Plowing ahead after the election with a contested regulation, the Securities and Exchange Commission has rejected a plea from the oil and mining industries to delay new rules forcing their companies to disclose payments to foreign governments.
The American Petroleum Institute, U.S. Chamber of Commerce and other industry lobbies have been pursuing a lawsuit challenging the new rules and wanted the SEC to delay compliance until after the courts decide.
But the SEC rejected that request Thursday, saying the industries failed "to demonstrate imminent, irreparable harm” if the regulations take effect.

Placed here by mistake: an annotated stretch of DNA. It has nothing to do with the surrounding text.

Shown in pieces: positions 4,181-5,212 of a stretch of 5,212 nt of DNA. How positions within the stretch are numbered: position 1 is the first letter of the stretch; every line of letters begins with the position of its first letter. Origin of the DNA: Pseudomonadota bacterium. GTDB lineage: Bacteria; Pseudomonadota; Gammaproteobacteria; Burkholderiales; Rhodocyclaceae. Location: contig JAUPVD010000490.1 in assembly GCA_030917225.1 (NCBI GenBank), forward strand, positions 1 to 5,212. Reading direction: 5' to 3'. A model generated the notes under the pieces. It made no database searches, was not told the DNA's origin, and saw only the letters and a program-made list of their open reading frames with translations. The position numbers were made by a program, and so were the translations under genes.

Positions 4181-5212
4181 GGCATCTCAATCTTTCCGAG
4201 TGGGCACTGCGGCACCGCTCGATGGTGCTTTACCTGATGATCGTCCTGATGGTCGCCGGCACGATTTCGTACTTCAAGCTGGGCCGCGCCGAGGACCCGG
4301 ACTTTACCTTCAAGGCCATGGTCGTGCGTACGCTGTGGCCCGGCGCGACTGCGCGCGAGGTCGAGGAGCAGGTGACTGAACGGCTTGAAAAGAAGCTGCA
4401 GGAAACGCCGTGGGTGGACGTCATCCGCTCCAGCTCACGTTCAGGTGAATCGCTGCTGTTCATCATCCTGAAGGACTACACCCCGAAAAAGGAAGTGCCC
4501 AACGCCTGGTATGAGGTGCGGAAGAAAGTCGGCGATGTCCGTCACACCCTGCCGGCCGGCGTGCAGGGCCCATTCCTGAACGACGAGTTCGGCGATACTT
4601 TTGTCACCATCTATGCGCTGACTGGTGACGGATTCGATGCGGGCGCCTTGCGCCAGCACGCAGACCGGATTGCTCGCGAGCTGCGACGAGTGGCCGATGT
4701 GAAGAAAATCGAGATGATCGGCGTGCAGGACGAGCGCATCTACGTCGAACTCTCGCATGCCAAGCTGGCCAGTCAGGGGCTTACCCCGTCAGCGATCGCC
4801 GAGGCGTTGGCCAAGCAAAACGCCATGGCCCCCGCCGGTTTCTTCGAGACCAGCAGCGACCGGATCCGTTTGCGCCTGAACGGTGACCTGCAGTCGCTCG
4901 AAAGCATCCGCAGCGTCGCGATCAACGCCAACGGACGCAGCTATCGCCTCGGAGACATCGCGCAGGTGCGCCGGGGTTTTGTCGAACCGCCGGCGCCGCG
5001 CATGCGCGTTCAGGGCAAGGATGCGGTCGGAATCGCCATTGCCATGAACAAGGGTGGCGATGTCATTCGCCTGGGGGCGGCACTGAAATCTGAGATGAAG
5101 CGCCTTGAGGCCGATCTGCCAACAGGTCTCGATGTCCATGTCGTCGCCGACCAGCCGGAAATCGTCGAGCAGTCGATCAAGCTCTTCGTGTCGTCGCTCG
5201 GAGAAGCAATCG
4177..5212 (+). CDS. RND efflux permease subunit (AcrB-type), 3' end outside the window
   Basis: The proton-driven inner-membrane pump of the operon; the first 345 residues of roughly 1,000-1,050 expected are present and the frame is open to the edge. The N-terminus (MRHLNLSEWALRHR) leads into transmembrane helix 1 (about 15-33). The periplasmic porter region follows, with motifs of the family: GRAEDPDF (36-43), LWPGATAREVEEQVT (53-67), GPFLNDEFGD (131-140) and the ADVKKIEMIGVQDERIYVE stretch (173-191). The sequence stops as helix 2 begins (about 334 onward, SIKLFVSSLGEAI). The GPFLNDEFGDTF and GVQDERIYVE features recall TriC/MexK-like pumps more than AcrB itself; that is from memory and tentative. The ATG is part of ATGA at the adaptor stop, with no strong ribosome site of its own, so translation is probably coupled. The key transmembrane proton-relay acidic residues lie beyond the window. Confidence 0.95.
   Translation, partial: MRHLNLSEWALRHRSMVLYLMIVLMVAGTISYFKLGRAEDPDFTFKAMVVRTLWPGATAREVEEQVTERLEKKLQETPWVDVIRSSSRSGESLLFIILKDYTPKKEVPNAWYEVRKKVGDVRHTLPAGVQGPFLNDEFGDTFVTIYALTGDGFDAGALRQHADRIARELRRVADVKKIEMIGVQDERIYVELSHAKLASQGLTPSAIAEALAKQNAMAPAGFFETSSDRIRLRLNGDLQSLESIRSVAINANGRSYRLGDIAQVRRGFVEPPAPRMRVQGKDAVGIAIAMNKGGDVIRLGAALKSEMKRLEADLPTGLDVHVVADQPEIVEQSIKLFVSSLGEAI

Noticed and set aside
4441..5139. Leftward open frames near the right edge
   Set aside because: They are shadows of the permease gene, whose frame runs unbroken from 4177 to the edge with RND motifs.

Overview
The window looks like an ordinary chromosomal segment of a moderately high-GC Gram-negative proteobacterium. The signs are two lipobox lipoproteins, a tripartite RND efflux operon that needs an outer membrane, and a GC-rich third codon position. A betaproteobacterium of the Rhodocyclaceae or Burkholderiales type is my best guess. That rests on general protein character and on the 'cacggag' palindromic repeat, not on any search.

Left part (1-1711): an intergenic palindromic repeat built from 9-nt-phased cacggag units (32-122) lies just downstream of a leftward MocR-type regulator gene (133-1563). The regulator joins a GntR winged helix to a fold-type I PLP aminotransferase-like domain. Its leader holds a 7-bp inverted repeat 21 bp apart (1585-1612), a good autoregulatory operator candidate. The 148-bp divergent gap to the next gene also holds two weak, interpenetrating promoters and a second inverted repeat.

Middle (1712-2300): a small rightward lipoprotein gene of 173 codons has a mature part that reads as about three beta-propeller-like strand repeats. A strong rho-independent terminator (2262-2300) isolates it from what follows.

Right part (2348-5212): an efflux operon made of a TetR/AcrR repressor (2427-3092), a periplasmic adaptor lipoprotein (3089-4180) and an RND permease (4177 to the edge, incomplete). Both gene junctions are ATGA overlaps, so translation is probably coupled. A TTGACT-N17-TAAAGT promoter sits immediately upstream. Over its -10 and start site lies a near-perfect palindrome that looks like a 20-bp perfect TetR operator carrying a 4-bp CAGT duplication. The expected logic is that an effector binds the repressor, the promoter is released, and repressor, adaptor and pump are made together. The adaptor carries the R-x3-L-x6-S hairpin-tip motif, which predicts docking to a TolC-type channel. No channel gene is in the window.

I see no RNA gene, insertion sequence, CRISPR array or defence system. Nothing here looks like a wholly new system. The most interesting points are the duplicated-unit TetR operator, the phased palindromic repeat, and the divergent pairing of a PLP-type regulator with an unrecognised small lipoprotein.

The rules are an outgrowth of the Dodd-Frank Wall Street reform legislation and were designed to increase transparency over how American companies gain access to minerals, oils and gas in impoverished countries, especially in Africa, where pay-to-play corruption and violent conflict are intertwined with business.
The industry groups say they support increased transparency, but that the SEC regulations go too in putting their companies at a disadvantage by disclosing corporate secrets to competitors like state-owned companies from Russia, China and the Middle East.
You can view the order here.